One is that I get to interact with you in real-time during the prelude and postlude of our online worship, instead of hoping and praying while I’m playing that you like what I do. From this, I get to know what you like, what you’re feeling, and which pieces/songs to shelve away.

In the end, I’m confident we will reopen, life will move on, and there will be plenty of outward expressions of joy.

In the meantime, I’m learning to embrace the small joys and to take pleasure in them.

What have I got to lose?

Rev. Valarie Englert, Senior Pastor

Then Jesus told his disciples, “If any want to become my followers, let them deny themselves and take up their cross and follow me.”

– Matthew 16:24

My message this past Sunday – “More Than Just a Checklist” – was a capstone to our recently-completed worship series on the “3 Simple Rules” of the Methodist movement.

The text – Matthew 16:21-26 – shared how Jesus prepared his disciples for his suffering, crucifixion and raising from the dead.

How these things were necessary.

And how they, too, would need to “take up their cross” and follow him.

To lose their lives for his sake in order to find them. 

In spite of a deadly pandemic, racial strife and polarized politics, we live privileged lives in comparison to most.

Especially those of us who are white. 

So today, I ask all of us to consider: 

How am I taking up my cross this week? 

What privilege am I prepared to lose to gain life in Christ?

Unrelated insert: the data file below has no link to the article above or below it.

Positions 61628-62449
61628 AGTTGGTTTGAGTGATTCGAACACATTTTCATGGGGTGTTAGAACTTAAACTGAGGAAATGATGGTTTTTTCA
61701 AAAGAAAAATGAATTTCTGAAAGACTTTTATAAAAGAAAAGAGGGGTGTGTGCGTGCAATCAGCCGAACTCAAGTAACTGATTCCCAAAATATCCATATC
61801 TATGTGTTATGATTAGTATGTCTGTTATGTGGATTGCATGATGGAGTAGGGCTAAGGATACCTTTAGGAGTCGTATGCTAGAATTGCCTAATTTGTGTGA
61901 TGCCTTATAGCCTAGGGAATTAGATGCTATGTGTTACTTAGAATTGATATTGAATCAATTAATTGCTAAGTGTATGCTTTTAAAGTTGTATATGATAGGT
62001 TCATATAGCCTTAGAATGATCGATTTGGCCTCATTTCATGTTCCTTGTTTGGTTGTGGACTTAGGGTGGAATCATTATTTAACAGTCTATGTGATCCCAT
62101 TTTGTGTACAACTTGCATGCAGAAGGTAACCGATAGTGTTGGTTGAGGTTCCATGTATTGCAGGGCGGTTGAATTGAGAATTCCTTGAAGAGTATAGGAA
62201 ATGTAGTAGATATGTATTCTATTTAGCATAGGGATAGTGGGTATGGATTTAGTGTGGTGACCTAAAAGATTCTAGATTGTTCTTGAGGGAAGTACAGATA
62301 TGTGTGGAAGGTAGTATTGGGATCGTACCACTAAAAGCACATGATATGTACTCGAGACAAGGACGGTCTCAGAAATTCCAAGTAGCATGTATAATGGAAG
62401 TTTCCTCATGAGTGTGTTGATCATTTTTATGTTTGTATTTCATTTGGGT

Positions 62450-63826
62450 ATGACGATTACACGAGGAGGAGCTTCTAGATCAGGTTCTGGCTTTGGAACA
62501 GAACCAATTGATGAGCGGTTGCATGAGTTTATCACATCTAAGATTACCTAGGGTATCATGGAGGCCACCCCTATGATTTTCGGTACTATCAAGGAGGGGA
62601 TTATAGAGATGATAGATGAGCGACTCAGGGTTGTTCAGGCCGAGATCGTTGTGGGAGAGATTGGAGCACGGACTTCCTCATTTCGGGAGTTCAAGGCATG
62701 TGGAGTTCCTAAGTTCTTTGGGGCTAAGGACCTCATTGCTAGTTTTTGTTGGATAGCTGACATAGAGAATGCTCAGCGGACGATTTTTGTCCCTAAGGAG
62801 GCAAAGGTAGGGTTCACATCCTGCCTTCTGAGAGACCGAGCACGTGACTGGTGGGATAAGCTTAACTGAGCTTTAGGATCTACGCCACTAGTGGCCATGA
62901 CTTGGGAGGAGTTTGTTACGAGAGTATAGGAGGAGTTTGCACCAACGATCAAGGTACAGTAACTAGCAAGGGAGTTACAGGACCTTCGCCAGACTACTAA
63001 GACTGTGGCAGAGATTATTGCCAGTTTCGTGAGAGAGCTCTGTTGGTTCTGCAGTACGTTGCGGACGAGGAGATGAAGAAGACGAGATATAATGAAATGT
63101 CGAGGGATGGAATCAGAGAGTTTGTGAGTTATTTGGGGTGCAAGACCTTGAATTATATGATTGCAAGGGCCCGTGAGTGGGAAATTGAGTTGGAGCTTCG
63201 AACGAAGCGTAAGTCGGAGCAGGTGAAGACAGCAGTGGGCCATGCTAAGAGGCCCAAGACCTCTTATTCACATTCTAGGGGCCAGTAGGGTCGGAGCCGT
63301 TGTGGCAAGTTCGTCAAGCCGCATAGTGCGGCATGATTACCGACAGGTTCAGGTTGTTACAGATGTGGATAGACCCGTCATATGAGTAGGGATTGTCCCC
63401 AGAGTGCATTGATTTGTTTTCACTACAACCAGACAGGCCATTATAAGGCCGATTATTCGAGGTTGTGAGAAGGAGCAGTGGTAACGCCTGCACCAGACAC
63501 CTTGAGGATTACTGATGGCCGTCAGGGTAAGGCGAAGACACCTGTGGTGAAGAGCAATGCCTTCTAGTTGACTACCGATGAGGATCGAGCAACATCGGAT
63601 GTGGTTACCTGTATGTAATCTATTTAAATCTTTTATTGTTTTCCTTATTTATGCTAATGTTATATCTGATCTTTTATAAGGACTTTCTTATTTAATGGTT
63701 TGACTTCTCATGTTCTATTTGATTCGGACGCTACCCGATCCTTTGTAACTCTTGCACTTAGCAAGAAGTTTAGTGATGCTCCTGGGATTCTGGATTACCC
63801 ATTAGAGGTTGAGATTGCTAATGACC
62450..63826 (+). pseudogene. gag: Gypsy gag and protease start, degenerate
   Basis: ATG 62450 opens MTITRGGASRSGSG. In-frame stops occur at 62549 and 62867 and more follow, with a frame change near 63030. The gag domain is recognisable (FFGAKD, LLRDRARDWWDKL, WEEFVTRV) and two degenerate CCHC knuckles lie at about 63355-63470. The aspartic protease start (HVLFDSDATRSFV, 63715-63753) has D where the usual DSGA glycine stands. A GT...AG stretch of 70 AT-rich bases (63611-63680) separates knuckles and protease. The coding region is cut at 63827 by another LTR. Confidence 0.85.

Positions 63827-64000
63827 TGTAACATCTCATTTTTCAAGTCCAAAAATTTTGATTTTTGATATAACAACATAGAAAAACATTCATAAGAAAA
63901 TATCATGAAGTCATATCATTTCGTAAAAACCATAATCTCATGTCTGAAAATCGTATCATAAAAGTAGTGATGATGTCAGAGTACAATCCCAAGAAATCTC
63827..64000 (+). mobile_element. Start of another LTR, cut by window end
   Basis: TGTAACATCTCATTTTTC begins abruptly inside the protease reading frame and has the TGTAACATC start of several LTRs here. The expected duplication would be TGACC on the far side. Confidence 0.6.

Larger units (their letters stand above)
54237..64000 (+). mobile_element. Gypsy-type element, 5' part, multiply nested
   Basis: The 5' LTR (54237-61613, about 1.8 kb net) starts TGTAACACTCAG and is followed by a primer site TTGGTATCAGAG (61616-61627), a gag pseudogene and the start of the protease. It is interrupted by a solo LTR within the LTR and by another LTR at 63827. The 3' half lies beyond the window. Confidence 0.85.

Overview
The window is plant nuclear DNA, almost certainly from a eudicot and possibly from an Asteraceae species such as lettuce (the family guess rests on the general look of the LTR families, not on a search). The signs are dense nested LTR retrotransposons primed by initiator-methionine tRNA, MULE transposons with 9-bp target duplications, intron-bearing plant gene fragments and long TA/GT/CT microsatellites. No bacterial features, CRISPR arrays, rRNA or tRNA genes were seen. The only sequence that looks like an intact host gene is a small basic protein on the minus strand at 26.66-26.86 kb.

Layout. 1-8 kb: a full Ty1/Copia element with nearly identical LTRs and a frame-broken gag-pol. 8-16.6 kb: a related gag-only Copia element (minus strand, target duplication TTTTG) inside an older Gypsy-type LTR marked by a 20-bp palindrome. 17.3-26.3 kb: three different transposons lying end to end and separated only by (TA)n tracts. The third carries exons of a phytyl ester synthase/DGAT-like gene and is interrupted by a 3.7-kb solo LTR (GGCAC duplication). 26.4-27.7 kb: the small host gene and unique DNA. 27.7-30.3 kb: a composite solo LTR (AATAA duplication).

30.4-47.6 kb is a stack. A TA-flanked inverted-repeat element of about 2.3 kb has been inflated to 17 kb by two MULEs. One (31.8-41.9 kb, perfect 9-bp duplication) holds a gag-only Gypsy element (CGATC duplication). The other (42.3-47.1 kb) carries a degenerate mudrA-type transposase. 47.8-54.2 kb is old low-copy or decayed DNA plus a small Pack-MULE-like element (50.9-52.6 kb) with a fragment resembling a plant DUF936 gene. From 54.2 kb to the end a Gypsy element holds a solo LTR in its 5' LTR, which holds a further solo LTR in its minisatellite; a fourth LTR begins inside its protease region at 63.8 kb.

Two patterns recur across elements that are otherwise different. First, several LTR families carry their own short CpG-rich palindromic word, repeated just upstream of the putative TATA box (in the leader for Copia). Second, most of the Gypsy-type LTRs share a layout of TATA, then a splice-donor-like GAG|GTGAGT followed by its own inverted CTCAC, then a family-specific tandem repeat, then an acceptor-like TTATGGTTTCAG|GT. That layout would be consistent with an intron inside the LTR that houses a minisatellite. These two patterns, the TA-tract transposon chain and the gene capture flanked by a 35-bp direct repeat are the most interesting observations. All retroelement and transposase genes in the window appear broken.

What am I nailing to my cross?

What have I got to lose?

An invitation

Rev. Caroline Noll, Associate Pastor, Pastor for Children and Families

I have a vague memory of taking the SAT on a Saturday at Richardson High School.

Mostly I remember the hallway. Tan linoleum floor. Lockers and fluorescent lights.

There were quite a few students from my own school there that day, and we poured out of the various classroom doorways after the verbal portion of the test at the end of the day.

“Oh my goodness! I’ve never even heard of some of those words!” we exclaimed. “Draconian? What in the world is draconian?”

I don’t recall her exact words, but I do remember my childhood friend, Shelly, very nonchalantly rattling off the definition as if was a word 17-year-olds used regularly.

Not this 17-year-old.

When I went home, my mom of course knew what it was. And then later that week, the news anchor had the gall to use the word on the evening news!

Suddenly, the word was everywhere.

Have you had that experience?

You learn a new word or idea or thought, and suddenly you hear it and see it everywhere!

The book you’ve been enjoying or the TV show you’ve been binge watching suddenly has an anecdote or quote for every conversation!

The words and thoughts that fill our minds and our time are coincidentally and amazingly suited for each occasion we encounter.

But it’s not coincidence, is it?

The things we surround ourselves with, spend time with, they matter.

They shape us and mold us. Words, songs, shows, people, places.

They become a part of us, sometimes by invitation and with awareness, but always permeating.

So what does this have to do with the gospel? Is this just some moralistic lesson to do good?

I believe it’s an invitation. Not from me, but from our creator God who has hope and faith and love in us and for us.

God who came in Jesus to love us fully and show us the way. The Holy Spirit who prompts us with this invitation all the time, everywhere.

An invitation to take the time to stay in love with God because you are loved by God.

To spend time in prayer, whether that’s breathing or silence or reading or speaking or writing or singing!

To worship, online, in your homes, in creation.

To connect with those in your world who see you in part as God sees you, and who encourage you and listen to you as you do for them.

To read the words of scripture that you might encounter the living Word.

God is with us. We are not alone. May you see and know God’s presence everywhere.